‘Don't you know that you don't come out alive from the 80s’ the Afterhours sang, a sort of warning linked to a specific historical period that has been a real watershed for the languages of art and beyond, forerunner and source of inspiration for future generations. Public Diary - the new solo show by Francesco Garbelli, curated by Francesca Di Giorgio, in the spaces of La Giarina Arte Contemporanea in Verona - starts from one of the decades that today, from a distance, can be viewed with lucidity through the filter and the magnifying glass of the present.
For many historians the '80s, in their new and old, of continuity and rupture, were «the last real mix of the 20th century and the first of the 21st century: the point of passage and transition between two socio-universes - very different cultural events, in which 20th-century phenomena overlapped in dissolution with the stimuli of the century that was about to open up». Art does not escape confrontation with history and reveals itself fully in the flow of events. This is why the temporal indication of the subtitle is fundamental to understand the evolution of an entire research, without context from the historical context of departure and arrival, and to build that ideal bridge that connects the production of Francesco Garbelli, from the first installations into urban space - with interventions of street art and public art, on toponymy and road signs - to the latest results ranging from different media recovering the use of the meaningful word: form and content never separated. The starting point for Public Diary is given by a substantial nucleus of works from the collection of the gallerist Cristina Morato, attributable to the artist's early years of research and which, on display, is related to more recent works through social, ecological, and geopolitical themes. ... Extremely current and debated themes, today, but that Garbelli explored in years in which they had not at all attracted public attention and which make him a true pioneer of Italian public and relational art.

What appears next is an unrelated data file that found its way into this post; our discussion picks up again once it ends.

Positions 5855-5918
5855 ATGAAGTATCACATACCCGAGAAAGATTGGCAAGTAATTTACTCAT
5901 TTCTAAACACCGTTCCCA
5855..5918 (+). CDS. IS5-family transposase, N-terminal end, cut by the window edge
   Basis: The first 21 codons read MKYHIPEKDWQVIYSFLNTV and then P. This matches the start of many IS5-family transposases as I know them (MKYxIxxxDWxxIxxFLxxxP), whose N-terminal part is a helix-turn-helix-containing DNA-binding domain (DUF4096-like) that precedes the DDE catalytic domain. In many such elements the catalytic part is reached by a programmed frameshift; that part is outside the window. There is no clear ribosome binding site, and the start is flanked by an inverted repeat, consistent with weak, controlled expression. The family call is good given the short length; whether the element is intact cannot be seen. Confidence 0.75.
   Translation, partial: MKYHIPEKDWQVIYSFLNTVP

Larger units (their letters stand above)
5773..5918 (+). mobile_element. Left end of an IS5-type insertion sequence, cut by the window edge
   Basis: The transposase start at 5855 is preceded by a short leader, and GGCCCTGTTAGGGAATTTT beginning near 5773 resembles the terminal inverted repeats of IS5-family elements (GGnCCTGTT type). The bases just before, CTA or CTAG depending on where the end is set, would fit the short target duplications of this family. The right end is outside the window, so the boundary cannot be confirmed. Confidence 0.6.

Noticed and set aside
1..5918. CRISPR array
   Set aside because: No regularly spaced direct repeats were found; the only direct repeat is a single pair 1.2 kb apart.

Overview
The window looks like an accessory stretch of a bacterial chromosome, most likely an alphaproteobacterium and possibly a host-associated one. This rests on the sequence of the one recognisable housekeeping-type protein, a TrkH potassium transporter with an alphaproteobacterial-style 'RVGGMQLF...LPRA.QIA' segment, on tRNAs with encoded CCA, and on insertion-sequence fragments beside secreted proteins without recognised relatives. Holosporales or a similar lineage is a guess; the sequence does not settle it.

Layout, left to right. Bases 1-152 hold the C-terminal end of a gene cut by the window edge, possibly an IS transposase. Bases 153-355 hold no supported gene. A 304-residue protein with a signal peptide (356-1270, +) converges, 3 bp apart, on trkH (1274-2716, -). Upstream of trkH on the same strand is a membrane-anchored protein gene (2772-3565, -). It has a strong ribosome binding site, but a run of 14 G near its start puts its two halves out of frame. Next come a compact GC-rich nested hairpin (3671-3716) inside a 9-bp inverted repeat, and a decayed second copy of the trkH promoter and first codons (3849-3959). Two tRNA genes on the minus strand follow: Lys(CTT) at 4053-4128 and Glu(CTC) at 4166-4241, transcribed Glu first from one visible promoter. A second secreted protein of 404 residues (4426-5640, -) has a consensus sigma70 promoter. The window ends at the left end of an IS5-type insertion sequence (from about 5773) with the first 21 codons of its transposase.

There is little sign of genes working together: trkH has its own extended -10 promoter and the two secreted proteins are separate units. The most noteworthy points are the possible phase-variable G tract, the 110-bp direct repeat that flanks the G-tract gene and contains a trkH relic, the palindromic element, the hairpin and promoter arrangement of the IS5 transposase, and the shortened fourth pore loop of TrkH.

On display, a dozen works, from ‘The Paradox of the Pedestrian’ from the early 1990s, to ‘I'm not racist but ... The revolt of words’, an unauthorized installation of five plaques applied to a wall along the Naviglio Grande towpath in Milan, on the occasion of the International Day for the Elimination of Racial Discrimination, March 21st, 2021. The paradox, in fact, prompts us to reason about the contradictory nature of our existence and our actions and the possibility of analyzing our condition from other points of view: "We are the role that society cites, we play different roles in reverse roles which, too often, do not meet the rules of civil life", says the artist.